It will take the next President to put things right in the countries Foreign Affairs….
As strong as America is militarily?
We cannot do things alone nor should we retire from the world stage…
Jim Mattis ended one of history’s more turbulent tenures as defense secretary on Monday by re-emphasizing a key difference with President Donald Trump and encouraging Pentagon employees, civilian and military, to “hold fast” in safeguarding the nation.
Mattis, who submitted his resignation on Dec. 20 and was, in effect, fired by Trump three days later, spent the day in his third-floor Pentagon office preparing to hand off his duties at midnight to Deputy Secretary Patrick Shanahan. Shanahan, a former Boeing executive, will be acting defense secretary until someone is nominated for the post.
In a written farewell message, Mattis urged all employees to “keep the faith in our country and hold fast, alongside our allies, aligned against our foes.” Mattis sees allies, including NATO, Japan and South Korea, as central to U.S. foreign and security policy, a point on which he differed from Trump, who denigrated allies as unworthy freeloaders.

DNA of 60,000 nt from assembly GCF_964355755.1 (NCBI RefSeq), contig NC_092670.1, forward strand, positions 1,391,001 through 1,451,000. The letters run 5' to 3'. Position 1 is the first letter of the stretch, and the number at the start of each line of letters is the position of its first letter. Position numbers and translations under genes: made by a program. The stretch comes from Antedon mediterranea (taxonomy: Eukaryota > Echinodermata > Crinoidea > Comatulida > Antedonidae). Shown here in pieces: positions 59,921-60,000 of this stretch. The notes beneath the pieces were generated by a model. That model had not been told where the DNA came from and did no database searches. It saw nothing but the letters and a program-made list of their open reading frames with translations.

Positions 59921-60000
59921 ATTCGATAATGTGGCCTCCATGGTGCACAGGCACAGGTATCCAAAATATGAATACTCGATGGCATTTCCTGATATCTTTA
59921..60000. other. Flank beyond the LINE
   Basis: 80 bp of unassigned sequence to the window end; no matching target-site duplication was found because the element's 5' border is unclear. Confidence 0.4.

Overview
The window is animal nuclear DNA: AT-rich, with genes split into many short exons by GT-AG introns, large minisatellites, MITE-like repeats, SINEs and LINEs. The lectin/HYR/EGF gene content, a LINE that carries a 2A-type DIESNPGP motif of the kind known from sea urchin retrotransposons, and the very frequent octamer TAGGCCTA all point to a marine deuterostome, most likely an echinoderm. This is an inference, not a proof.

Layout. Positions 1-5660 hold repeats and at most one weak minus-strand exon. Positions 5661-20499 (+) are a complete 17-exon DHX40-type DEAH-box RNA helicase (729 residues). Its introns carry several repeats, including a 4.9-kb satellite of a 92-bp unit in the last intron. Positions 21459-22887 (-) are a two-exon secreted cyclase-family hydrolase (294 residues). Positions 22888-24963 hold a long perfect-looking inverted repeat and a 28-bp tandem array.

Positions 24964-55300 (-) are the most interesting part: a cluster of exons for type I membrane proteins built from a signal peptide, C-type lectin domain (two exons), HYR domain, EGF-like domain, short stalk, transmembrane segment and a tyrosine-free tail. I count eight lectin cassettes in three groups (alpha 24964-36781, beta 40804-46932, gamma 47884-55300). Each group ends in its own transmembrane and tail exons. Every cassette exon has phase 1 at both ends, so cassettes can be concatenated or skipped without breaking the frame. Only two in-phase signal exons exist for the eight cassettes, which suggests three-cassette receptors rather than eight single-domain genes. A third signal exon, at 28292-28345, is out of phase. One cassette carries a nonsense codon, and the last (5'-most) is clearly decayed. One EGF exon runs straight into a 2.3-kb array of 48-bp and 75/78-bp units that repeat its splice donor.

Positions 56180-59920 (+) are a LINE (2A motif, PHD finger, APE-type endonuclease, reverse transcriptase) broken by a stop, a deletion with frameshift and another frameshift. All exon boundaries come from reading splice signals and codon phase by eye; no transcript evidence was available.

In 711 days as defense secretary, Mattis wrestled with a series of surprise, sometimes sudden and often confusing, decisions by Trump, including a July 2017 presidential tweet saying he would ban transgender people from serving in the military. Mattis also disagreed with Trump’s withdrawal from the Iran nuclear deal. He counted as a victory his persuading Trump to abandon, at least temporarily, his stated instinct to withdraw from Afghanistan. Earlier this month, Trump reversed himself and ordered a partial withdrawal, overriding Mattis’ objections.
Mattis also was set back by Trump’s tweet Dec. 8 announcing he had picked the Army chief of staff, Gen. Mark Milley, to be the next chairman of the Joint Chiefs of Staff. This not only left the current chairman, Gen. Joseph Dunford, in a lame duck status until his scheduled retirement next fall, but it also marked an unusual rejection of advice from his own secretary of defense. Mattis had recommended Air Force Gen. David Goldfein for the job.
The disagreements accumulated, and when Trump decided to pull U.S. troops out of Syria, Mattis submitted a resignation letter he had written some days earlier. His decision to quit stunned many in the Pentagon and around the world. Trump himself seemed taken aback, and three days later, he tweeted that Shanahan would replace Mattis on Jan. 1, cutting short Mattis’ announced plan to stay until Feb. 28 to ensure a smooth transition….